The sports equivalent would be like LeBron James trying his hand at football and being instantly better than Cristiano Ronaldo. Embarrassing!
Hidden Knowledge - 12:57 CDT, 5/04/19 (Sniper)
This is somewhat scummy, in that knowing the enthusiast community as I do, people would definitely have shopped around with this in mind had they been aware. I know I would have! Interestingly, I got lucky anyway: my card has the "A" variant.
Muse - 07:48 CDT, 5/04/19 (Sniper)
The funniest thing about so-called "Social Security" to me is that its "trust fund" is exclusively made up of US Treasuries! It would be like having your 401k consist of your credit card bills.

If you don't believe me, just read the "program's" actual FAQ, question "How are the trust funds invested?" Also check out the question about the rate of return: 2.988 percent for 2017! My cat could invest better than that!

Also note that all "social security" taxes go into the Treasury's general fund, to get blown by people in congress like Cow Farts Cortez-- they are not saved or earmarked specifically for the "program" in any way!

But back to the debt thing: only in this crazy world is a promise to pay yourself in the future counted on the books as an "asset". Of course, it only works this way for the State: no private bank would accept the outstanding balance of my mortgage as collateral for a loan application which I'm filling out. The loan officer would laugh me out of their cubicle!

About "social security" in general, setting aside some kind of doomsday scenario I'm set for retirement without a penny of it: I planned it that way from the get-go. So the whole scheme can go up in smoke tomorrow for all I care.

On a somewhat related note, I also saw this article in my feeds this morning.

Young people today, who are apparently being called "generation Z", want a magical college degree to get them a life-long six-figure earning management job, into which they'll get promoted six months after they start working. Boy are they in for a rude awakening if this movie plays out the way I suspect it might.

Meanwhile over in good old "millenial-ville", a provider of endless comedy, they say that they do not even "care about money". Oh really, that's interesting: Bernie Sanders's largest base is made up of "millenial" voters. And his exclusive appeal is that he steals money with his left hand, then hands out "free college" and other goodies with his right hand. Translation: millenials don't "care about earning money."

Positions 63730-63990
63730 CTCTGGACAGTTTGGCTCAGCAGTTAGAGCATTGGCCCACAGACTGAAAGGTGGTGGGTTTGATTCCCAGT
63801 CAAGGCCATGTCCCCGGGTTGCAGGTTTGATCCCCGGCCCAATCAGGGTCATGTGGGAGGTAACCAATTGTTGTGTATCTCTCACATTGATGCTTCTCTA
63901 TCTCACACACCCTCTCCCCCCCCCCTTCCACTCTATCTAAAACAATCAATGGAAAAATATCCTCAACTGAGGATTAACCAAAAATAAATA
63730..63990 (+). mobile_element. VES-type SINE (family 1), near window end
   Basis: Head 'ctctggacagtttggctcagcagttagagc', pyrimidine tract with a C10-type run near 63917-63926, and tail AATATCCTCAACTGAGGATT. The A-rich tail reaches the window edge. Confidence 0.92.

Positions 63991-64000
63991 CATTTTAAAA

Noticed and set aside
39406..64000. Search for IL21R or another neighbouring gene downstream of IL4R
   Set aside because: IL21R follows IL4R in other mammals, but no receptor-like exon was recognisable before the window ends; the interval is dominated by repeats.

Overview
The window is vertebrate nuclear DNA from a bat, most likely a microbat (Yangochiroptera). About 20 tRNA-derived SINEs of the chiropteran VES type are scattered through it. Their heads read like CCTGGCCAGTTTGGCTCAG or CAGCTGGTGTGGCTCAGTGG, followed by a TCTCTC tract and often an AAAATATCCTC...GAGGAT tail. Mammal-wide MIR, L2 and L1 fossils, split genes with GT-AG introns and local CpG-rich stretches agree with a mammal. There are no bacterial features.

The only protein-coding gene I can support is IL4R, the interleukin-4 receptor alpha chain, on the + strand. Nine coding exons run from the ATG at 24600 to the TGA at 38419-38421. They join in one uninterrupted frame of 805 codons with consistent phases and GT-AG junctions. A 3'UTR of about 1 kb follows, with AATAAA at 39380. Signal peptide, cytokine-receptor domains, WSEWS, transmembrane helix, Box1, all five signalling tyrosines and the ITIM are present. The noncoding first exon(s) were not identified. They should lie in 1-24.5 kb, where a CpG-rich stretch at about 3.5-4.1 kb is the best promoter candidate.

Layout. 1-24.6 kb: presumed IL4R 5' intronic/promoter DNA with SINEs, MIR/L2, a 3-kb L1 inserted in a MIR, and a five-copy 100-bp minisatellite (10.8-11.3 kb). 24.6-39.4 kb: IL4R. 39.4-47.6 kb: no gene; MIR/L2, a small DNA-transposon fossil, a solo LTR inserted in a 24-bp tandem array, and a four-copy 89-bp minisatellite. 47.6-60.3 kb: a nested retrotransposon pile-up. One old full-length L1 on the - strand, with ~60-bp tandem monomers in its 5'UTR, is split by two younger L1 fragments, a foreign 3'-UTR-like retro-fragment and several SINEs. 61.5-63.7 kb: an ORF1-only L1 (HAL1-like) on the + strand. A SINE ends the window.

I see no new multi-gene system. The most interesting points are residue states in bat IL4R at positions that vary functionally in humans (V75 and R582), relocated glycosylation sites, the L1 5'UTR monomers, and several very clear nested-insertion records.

Breathe - 16:54 CDT, 5/03/19 (Sniper)
I'm equivalently at a level of mental retardation when it comes to fine motor skills. I once dropped a horseback riding class after just the second session, because I recognized that it was unfair for me to be holding up twenty other people from getting their money's worth, while waiting for me to get fifteen straight minutes of one-on-one help simply bridling the animal, every single session. I understood and understand this limitation about myself, and do my best to avoid situations where I'm just going to cause problems.

When it comes to logic, very nearly every other person on the planet is at a mental retardation level compared to me. Even fellow IT professionals, who are high IQ people overall-- much less the average person!-- are embarassingly bad at achieving even basic competency when it comes to reasoning and cogency.

But unlike how I remove myself from situations where my limitations are going to cause serious frustration, inconvenience, or even danger to others, other people have absolutely no conception at just how limited they are when it comes to rationality. They have no reservations about shouting their opinions from the roof tops, bossing people around, or making career path choices where they actively impede the business from functioning well.

My former horseback riding instructor undoubtedly had to exert great effort to be patient with me, probably even wondering "is this guy for real?" My equivalent needs to be, when working with others, making a conscious mental acknowledgement that I'm essentially dealing with Down Syndrome individuals: rather than get frustrated, I need to do better at taking deep breaths, smiling, and being patient. But my goodness is it difficult!
Gives Fancy Interviews - 08:11 CDT, 5/03/19 (Sniper)
I like Lisa Su and I think she's done a good job with AMD: from a personal standpoint, I've been all-in on their CPUs for two years now. But at the same time, CEO talk in general contains a lot of BS: "it's all about the journey!" Pffft.

For example, a big reason why AMD is doing well is because of Ryzen. And my understanding is that the reason Ryzen exists at all in the successful form it does is because Jim Keller had decided to re-join AMD.

In other words, if it weren't for one guy unexpectedly and suddenly going to work in the trenches, she's not sitting there two years later giving this fluffy CNBC interview, talking about her "well thought out long-term plans"-- it's total bunk.

Lisa Su did not design a single circuit in Ryzen, nor did she do any of the marketing, nor any of the manufacturing. I think Tolstoy is right, in that historians and observers in general give way too much credit to "leaders" for things over which they actually had very little to do.
Same Idea - 21:16 CDT, 5/02/19 (Sniper)
I just watched the "Get Smart" episode "The Groovy Guru", and it seriously makes me wonder if Larry Storch's character, or maybe even the entire episode, was a huge inspiration for the premise of "Jet Set Radio"!